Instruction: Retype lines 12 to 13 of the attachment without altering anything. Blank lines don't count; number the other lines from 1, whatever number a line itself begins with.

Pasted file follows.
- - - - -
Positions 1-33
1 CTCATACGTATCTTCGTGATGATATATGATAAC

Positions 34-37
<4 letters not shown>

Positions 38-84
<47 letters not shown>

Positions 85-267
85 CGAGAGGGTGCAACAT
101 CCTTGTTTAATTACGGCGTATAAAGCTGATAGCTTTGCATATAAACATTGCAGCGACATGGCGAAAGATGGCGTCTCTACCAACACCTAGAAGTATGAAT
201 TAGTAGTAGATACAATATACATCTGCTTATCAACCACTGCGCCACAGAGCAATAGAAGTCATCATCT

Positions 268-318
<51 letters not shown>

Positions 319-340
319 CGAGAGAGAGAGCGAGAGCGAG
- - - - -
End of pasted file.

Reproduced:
<51 letters not shown>

Positions 319-340